Heh. A bunch of movie critics in the UK are whining that Disney used blurbs from real people in ads for the movie The Boy in the Striped Pajamas. Welcome to the future critics: We’re all critics now. It’s particularly funny to me that critics consider blurbspace theirs. How dare a movie studio quote the people who actually buy the tickets and watch the movies? How dare they give respect to the audience?
I will confess that when I was a critic, I got pissed when I was blurbed without mention of my name. But there was only one reason for that: ego.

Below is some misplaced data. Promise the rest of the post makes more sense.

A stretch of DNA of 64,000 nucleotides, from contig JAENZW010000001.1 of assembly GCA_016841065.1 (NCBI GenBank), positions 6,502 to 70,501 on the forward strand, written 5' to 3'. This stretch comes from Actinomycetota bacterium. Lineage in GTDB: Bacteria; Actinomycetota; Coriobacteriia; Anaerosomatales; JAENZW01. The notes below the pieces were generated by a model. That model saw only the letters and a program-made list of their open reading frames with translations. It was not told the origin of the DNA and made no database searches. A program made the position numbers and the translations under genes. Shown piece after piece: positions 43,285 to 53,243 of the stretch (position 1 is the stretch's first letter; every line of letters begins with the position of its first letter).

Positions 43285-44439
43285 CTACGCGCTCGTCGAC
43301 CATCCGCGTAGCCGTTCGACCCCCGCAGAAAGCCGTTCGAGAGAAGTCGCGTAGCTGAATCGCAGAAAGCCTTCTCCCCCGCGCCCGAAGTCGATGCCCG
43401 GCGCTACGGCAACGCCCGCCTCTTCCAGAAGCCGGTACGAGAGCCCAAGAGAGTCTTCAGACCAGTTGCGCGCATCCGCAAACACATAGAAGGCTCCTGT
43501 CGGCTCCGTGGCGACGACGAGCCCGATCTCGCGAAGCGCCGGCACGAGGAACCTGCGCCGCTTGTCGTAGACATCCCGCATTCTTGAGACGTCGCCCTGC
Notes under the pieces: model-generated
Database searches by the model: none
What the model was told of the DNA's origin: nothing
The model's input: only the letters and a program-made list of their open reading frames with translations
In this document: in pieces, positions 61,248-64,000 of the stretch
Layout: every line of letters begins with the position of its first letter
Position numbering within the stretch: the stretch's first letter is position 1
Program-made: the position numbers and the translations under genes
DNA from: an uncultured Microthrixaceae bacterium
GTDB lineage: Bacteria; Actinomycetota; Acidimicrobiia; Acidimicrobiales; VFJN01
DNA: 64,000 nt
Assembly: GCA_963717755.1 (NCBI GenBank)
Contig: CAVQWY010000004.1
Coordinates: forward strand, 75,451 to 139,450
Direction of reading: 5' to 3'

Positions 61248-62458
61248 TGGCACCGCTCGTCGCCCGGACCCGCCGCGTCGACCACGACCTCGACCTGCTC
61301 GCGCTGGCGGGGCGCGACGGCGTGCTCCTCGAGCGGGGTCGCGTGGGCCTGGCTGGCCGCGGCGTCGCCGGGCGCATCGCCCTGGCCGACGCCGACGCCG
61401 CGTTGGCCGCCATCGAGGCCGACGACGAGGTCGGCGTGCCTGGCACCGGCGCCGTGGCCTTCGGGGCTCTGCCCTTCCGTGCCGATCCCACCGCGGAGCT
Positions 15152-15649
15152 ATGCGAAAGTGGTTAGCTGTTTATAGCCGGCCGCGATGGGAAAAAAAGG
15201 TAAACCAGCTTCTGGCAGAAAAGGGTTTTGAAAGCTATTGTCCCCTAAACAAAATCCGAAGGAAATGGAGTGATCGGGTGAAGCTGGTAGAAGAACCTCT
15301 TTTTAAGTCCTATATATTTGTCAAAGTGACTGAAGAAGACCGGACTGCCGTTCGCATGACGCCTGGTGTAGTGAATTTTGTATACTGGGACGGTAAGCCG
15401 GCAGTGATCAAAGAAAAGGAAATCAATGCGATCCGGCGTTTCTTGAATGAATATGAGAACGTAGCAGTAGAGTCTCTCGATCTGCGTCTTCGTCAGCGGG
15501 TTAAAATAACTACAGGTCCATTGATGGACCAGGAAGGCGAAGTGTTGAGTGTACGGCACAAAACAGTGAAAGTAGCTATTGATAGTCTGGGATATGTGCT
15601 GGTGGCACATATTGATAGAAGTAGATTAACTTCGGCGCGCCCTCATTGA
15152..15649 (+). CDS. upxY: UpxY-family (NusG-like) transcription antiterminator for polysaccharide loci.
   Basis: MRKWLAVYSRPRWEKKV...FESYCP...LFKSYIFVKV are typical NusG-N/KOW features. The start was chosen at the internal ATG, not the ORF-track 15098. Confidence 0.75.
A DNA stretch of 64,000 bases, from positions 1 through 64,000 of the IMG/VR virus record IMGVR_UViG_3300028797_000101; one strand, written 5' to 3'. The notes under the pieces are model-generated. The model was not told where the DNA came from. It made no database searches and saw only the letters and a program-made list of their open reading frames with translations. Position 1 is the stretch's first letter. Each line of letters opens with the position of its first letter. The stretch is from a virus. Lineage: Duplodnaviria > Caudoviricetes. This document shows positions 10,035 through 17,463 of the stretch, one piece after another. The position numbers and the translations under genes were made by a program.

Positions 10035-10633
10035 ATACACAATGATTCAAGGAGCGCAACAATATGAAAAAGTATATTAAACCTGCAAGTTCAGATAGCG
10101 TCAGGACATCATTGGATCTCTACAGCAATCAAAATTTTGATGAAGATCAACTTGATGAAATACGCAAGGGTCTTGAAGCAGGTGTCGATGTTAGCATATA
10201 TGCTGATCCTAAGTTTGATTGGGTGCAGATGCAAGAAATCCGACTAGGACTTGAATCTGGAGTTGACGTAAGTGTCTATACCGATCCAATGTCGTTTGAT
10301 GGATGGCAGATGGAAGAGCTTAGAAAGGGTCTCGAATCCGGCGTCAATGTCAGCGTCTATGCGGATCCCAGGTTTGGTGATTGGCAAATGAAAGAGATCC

(While I’m at it, another blurb story: I was TV critic at People and complained in my column about a “pinhead” at NBC who had taken my review quite out of context to turn a negative review into a positive blurb. It was something to the moral effect of this: I said the show as an incredible piece of crap and the blurb said, “Incredible!” Anyway, when my putative partner in the launch of Entertainment Weekly went to Hollywood to push the magazine before its launch, he met with an executive at NBC who announced that he was my “pinhead.” He was not amused. I was.)